For example they can wait in a neighbourhood until an order comes in so they don't need to drive back to base.

I don't think people have fully thought through the impact of this yet.

A year ago I dared to suggest on HN that self-driving cars could potentially cause congestion (because it would be cheaper for an electric car to sit stationary traffic rather than paying for a park).

Back then I was downvoted to oblivion. I hope now people think it through a bit more.

You are being too negative. In high density areas there is far less likely to be downtime, and the vehicles can wait just outside that area in a sensible parking place, such as one with electrical chargers. It is the suburban areas where they are more likely to need parking, and more likely to have it.

I reckon self driving cars will also lead to significantly less car ownership. Taxis will become cheaper, more flexible and more plentiful (political shenanigans aside). The Zipcar model works too as the car can come to you.

And of course the cars can be coordinated to alleviate congestion. For example the system may work out that a particular car going at 29mph for a stretch instead of the limit of 30mph would avoid a glut of traffic 5 minutes ahead, or take a different route, or tell it to wait 5 minutes when it is empty.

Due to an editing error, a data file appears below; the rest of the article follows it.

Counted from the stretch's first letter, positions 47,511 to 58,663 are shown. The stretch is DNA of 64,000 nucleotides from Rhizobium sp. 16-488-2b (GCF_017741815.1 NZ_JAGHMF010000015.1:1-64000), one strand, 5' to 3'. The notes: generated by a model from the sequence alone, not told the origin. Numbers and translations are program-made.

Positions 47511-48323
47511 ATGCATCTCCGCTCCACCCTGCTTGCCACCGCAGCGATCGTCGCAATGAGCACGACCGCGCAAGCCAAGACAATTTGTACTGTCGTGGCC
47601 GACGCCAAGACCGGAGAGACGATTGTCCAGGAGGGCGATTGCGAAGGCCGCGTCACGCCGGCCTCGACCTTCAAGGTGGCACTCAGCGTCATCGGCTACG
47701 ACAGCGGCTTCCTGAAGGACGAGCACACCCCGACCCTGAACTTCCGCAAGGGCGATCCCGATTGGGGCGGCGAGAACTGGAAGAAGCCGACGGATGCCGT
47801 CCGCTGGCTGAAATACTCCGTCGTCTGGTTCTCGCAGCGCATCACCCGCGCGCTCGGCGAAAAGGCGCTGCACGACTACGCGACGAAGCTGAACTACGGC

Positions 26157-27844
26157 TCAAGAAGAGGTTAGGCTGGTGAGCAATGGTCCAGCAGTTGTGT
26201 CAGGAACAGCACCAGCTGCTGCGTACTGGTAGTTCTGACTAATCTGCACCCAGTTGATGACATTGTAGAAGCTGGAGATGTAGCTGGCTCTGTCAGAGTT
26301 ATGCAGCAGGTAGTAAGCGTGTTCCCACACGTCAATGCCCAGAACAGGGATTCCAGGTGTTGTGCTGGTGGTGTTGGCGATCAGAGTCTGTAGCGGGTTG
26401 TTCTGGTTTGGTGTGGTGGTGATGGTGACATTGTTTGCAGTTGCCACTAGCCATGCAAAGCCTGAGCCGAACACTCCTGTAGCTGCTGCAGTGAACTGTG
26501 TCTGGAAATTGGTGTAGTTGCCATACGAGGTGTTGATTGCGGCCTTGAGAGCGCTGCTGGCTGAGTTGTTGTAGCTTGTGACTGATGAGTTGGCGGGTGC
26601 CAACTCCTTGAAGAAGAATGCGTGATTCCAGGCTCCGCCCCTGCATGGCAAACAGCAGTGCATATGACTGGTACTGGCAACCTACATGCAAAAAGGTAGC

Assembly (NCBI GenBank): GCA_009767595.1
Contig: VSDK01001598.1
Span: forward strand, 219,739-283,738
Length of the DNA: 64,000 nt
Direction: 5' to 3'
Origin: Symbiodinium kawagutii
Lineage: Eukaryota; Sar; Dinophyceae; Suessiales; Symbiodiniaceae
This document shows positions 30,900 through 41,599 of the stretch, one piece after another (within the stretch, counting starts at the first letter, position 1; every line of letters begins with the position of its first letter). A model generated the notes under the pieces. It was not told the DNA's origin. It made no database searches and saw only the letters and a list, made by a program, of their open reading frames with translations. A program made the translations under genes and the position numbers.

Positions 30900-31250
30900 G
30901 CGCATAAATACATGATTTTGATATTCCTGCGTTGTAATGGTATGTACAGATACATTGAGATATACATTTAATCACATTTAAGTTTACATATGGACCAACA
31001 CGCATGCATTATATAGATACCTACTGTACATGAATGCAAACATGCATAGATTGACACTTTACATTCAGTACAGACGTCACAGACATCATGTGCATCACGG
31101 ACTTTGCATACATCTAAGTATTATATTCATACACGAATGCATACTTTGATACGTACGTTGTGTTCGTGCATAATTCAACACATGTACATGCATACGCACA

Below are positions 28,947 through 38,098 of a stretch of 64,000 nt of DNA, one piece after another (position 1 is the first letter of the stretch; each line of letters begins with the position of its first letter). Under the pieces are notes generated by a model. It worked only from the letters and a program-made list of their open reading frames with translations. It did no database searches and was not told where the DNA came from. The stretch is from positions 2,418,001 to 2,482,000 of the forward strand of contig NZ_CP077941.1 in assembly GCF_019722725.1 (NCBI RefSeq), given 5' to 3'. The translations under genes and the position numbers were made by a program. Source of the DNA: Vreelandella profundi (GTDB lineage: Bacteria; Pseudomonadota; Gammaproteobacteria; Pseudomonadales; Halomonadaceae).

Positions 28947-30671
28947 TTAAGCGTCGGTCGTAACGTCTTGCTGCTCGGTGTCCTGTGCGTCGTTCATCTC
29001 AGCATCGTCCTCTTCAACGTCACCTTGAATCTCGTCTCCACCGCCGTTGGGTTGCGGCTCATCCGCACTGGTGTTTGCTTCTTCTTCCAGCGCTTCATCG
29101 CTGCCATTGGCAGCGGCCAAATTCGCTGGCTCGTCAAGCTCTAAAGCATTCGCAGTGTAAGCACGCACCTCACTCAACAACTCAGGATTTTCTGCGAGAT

I think by that point we will be using Helium 3 so no big deal there.

There's an online used bookstore (Estante Virtual) in Brazil that kind of does this, though obviously with books. It's a network of 9 million titles, all coming from secondhand bookstores throughout the country who have uploaded a list of their inventory. When I browse for a book, I can choose a local vendor and if I want, find out the location so that I can just go there in person if I think that's faster than Brazil's national courier services (as many times, payment to the vendor means making an in-bank deposit to their account).